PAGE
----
KR: Does your queer identity influence your work?
OG: It makes me question a lot! It inspires me to create something different that will challenge the norm of, if there is a man and a woman on the screen, they must be in love, have been in love or are about to fall in love. It has always upset me to see the lack of other types of relationships on TV and film. A man and a woman don’t have to only be lovers, they can be siblings, family members, best friends, soul mates, opponents, business/dance/sports partners. Two women don’t have to be either friends or competitors. They can be lovers, muses, partners in crime, sisters for each other. And men can be nurturing and sensual with each other.
KR: So you feel that people would benefit from seeing gender roles represented in a more fluid manner.
OG: In terms of gender stereotypes, I grew up in a world where everyone was telling me that girls are stupid, mean and catty. Once I discovered this belief in me as an adult, I spent years healing from it. I am committed to doing anything I can to change pop-culture and the message we put out there so people can see the infinite range of possibilities.
KR: Can you tell us about your recent 30 Days of Contact Dance project?
OG: I made thirty films in thirty days. Over fifty dancers were involved in the project, most of them from Toronto. It was a tribute to the Toronto contact dance improvisation community. It is my way to thank the community for being there for me when I was struggling. My partner, Kim Simons, who is also a contact dancer was an integral part of the project. She alternated between camera person and dancer and offered support and encouraged throughout. It felt great to find a creative outlet that we could share. The first film in the series involves Kim and I dancing everywhere we could think of: the beach, a dollar store, the gym, a couch, a swamp, leaves, snow, hallways, living room floor.
KR: Now, ten films from this project were selected by the jury for screening at the Contact Dance International Film Festival, which is coming up at the end of June. I was overseeing the jury and remember a big discussion they had about whether it was fair to program so many of one filmmaker’s films. Finally, one jury member said let’s not think of that question and instead think of the merit of each film separately. Also, of note is that Allen Kaeja, your first film teacher is staring in one of the films, Farewell to Honest Ed’s with his wife Karen Kaeja. How did that feel?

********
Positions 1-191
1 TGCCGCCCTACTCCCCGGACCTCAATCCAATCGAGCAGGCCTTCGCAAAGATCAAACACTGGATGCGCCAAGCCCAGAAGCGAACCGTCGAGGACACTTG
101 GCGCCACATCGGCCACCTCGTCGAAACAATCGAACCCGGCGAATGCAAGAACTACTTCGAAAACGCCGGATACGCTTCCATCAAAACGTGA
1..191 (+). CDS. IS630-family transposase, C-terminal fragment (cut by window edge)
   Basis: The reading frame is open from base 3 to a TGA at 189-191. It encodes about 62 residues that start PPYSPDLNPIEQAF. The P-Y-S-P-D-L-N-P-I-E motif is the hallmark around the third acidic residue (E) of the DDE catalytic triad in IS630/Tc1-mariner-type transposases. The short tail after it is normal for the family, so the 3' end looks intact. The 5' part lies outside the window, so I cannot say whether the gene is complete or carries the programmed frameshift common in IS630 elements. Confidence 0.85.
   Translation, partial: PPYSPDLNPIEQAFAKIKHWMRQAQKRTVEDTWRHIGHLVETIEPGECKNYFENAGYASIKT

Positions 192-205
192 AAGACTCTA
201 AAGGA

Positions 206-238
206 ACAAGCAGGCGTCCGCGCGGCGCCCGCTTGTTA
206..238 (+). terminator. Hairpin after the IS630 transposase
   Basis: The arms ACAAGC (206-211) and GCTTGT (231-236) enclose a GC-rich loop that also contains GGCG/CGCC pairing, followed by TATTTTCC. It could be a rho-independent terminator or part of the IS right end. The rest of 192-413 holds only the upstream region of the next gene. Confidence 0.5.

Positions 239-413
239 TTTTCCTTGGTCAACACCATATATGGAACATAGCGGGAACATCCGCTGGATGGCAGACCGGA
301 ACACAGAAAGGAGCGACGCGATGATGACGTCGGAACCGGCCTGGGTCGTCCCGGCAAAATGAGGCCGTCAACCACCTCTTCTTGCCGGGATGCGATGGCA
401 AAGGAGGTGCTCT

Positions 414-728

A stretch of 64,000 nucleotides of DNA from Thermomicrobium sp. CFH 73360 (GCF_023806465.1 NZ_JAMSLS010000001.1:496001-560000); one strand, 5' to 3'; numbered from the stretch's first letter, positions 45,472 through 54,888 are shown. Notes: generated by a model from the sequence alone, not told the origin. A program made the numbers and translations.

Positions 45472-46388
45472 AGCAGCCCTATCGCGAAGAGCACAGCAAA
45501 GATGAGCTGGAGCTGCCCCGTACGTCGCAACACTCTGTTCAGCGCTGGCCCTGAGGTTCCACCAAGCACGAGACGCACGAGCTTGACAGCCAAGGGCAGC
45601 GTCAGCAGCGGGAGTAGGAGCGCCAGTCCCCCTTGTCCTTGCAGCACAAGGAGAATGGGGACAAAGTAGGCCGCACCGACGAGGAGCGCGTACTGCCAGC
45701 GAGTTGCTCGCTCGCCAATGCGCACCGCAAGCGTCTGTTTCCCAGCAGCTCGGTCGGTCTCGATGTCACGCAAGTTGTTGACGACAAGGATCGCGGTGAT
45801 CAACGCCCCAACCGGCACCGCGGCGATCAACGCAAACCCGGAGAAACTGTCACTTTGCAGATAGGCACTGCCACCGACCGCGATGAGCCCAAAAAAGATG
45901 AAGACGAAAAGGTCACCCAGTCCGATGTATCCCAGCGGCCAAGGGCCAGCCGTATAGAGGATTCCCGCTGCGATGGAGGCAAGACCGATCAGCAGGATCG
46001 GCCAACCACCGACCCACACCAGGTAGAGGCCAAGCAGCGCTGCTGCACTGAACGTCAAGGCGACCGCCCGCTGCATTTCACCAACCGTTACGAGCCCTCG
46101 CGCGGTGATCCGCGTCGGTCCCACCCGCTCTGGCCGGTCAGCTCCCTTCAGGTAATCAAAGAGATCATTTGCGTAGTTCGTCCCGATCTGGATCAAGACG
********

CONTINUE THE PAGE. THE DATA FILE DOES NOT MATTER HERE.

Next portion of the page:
OG: It definitely gave me a feeling of coming full circle. I felt that by appearing in one of my films he had recognized me as a fellow filmmaker and that felt really good.
Another one of the films in the festival, that especially moves me is Contact Dance Every Body, which features Luke Anderson, who dances using a wheelchair.
OG: I met Luke at a party. I was contact-dancing with someone and he came up after and asked, “what was that?” I started telling him about contact dance but then I realized that none of the regular Toronto contact dance spaces were wheelchair accessible. I felt terrible seeing how eager he was to try it and knowing that it was not accessible to him. Meeting Luke inspired me to start my own all accessible monthly contact dance improvisation jams at Artscape. Later I asked Luke and his friend Laura if they wanted to make a dance film. We met at their favorite place, the Art Gallery of Ontario. Luke was very nervous because he hadn’t done much contact dance. But when they started to dance, his nerves melted away. When I edited the film, I frequently had tears in my eyes. Their dance was so tender and the look in Luke’s eyes was so alive. I have been told by the Festival that this film has been selected for a prize and to prepare a speech. We are so excited about the attention the film is receiving because it has such potential to break down barriers faced by people with physical disabilities.